History, decent; chemistry, confounding; English, fun; and math, I don't remember too well since Keynes spent the whole time speaking in tongues — sorry, I mean equations. Art, I also don't remember too well since I spent the whole time staring at Daniel, who somewhat unfortunately was seated on the other side of the room, though the position gave me a perfect view of his sharply chiseled profile. (Siiigh.)
Excerpted from How to be Brave by E. Katherine Kottaras. Copyright © 2015 E. Katherine Kottaras. Excerpted by permission of St. Martin's Press.
All rights reserved. No part of this excerpt may be reproduced or reprinted without permission in writing from the publisher.
Excerpts are provided by Dial-A-Book Inc. solely for the personal use of visitors to this web site.
Most Helpful Customer Reviews
There are just some books that touch you personally, and for me, this was one of them. Georgia story is not about a perfect girl, but about a girl dealing with a lot of pain. Through a refreshing and different narrative, Kotteras shows us the problems today’s teens face today. I think because my husband and son have PKD, polycystic kidney disease, and went through dialysis, I related to some of her pain.
Katherine is a genius writer well Detailed and remarkable storyteller
How to Be Brave is about Georgia, a senior in high school who just lost her mom due to complications after a surgery. Before her death, Georgia asked her mom to write her a letter so that she’d always have something to remember her by and in that letter, Georgia’s mom told Georgia to learn how to be brave. In order to do this, Georgia (with the help of her BFF Liss) makes a list of 15 things that she’s always wanted to do but never had the courage. At first, crossing items off the list goes pretty well (try out for cheerleading – check, cut class – check) but pretty soon Georgia finds that the list is harder than she thought, and the things she thought she wanted to accomplish aren’t giving her the satisfaction she wanted. There are two things about this book that I really didn’t like: the drug use and the voice. Georgia starts smoking pot (well, usually she consumes pot laced brownies) with her friends as a part of the list and she totally glorifies the feeling. When she’s at a party (which turns out to be terrible) she drinks a ton of alcohol and smokes weed that she later finds out was laced with something. The drug use worries me a lot because it’s so blatant but at the same time I think it is an important topic for young people, so I’m kind of torn about just how much I dislike that Georgia is high for a solid amount of the book. And then there’s the voice. And the characters. Georgia is unique and insightful as well as being relatively honest and believable, but none of the other characters are well written. When we first meet Evelyn, her dialogue sounds so fake I almost had to stop reading. It’s not easy to write good characters and I think Kottaras was so focused on developing her narrator that she left the others hanging. Liss, for example, is bubbly and ditzy and annoying but also extremely smart (well, book smart – she’s pretty dumb when it comes to street smarts). However the way Liss is written, these characteristics clash to make her into someone you don’t believe to be real. You’ll find Georgia walking around a high school hallway, but none of the other characters in this book represent the kind of people you’ll meet in everyday life. Despite those two issues, I really liked this book. Kottaras breaks up the prose with poems/verse written from Georgia to/about her mom. These moments are a great way for us to really understand how Georgia is feeling after losing her mother. I wish more happened sooner, because it seems like a series of very boring, anti-climactic events until about halfway through the book, but I still really enjoyed reading this one. I look forward to reading more from Kottaras in the future!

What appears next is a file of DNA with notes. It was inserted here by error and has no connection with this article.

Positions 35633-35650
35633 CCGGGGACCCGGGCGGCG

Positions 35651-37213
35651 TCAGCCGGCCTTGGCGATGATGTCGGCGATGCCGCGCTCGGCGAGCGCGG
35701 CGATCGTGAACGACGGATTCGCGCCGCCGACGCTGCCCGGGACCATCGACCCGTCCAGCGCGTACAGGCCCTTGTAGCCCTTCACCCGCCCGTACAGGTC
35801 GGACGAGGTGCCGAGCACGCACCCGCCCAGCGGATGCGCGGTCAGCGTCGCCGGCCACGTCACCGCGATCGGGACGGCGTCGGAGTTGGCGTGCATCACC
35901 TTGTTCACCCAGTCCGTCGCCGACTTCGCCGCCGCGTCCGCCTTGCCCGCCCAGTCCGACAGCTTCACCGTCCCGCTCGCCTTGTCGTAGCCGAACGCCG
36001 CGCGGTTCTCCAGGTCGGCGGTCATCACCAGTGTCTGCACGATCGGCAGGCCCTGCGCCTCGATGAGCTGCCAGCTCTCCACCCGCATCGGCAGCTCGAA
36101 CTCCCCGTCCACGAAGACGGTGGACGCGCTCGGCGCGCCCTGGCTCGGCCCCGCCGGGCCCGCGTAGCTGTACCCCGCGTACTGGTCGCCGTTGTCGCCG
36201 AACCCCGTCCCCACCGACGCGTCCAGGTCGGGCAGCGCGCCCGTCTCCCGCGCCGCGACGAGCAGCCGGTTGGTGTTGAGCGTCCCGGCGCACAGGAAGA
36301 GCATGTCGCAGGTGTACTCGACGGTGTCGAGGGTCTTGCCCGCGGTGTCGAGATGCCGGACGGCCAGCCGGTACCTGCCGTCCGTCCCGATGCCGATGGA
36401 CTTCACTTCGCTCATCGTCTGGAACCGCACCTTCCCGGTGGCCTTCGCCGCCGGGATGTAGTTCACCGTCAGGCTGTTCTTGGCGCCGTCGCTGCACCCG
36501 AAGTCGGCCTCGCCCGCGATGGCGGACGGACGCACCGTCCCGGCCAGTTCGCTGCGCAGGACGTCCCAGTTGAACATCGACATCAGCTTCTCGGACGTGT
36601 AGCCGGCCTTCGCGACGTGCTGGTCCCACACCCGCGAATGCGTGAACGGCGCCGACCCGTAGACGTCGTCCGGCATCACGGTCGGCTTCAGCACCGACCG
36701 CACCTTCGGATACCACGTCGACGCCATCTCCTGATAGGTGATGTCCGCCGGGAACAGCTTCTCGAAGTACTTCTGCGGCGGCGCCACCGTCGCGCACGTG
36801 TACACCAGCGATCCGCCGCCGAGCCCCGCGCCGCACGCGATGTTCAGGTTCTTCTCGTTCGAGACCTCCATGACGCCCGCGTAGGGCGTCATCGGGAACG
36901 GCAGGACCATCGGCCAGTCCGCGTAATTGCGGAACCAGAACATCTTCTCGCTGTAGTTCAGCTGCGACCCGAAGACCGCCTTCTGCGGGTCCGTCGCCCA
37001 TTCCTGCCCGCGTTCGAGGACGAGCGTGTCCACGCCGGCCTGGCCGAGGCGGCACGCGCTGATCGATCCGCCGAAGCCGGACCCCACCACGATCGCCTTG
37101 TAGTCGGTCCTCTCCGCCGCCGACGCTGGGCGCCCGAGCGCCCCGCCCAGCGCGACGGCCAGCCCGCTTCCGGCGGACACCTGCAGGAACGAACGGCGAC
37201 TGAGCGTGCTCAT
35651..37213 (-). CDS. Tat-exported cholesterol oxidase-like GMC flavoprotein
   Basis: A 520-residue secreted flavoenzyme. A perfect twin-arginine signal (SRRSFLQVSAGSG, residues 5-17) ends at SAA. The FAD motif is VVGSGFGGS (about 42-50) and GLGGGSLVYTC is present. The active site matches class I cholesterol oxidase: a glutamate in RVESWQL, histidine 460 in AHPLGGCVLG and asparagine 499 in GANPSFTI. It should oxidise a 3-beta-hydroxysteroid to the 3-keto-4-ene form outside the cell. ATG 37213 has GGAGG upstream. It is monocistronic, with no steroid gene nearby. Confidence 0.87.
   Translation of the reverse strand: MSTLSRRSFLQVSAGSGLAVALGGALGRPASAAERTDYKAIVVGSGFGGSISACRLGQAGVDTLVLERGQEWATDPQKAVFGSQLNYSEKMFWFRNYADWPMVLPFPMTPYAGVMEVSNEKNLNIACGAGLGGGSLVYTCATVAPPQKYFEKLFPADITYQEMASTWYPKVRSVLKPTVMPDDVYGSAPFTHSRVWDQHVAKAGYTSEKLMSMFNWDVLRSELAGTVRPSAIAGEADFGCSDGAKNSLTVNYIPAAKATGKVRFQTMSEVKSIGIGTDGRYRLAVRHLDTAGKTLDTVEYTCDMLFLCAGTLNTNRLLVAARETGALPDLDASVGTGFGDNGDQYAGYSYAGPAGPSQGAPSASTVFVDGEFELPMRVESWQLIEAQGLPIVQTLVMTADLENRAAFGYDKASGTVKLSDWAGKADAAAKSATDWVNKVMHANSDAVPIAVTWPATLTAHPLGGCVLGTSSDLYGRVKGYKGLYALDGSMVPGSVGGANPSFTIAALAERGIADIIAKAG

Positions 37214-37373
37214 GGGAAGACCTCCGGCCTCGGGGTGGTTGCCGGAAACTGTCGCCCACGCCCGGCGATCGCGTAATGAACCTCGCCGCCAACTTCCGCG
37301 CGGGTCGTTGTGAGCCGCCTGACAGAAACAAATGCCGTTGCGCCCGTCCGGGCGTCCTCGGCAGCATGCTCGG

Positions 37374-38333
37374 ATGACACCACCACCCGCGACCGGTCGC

This story is fun and messy and so real. I loved it. Georgia, a senior in high school, is dealing with the recent death of her mother. In her last letter to Georgia, her mom charged her to "be brave" and "try everything." In this spirit, Georgia creates a list of 15 things she'd like to do. With the help of her best friend, Liss, she sets off accomplishing the items on her list. This book jumps right in. The pacing was so good. Details and backstory were filled in as they were needed, but the story flowed well from the beginning. I was compelled to keep reading this book, and I'd sneak in little bits whenever I could throughout my days. Things derailed for Georgia about 2/3 of the way through the book. But that's life, isn't it? Things don't always go according to plan. Mistakes are made. New opportunities and challenges present themselves. I found that I didn't mind the rather strange twists the story took. It added to the authenticity of the characters. I wasn't completely on board with the amount of drug use, so I think this book is for older teens and adults. But otherwise, I thought the message was good. There is some poetry sprinkled throughout the story. I enjoyed that. Sometimes it flowed really well with Georgia's first person narrative. Other times it seemed a little forced, tacked on to the end of the chapters. But overall I think it adds to Georgia's voice. This book was an enjoyable, quick read. http://www.momsradius.com/2015/10/book-review-how-to-be-brave-ya.html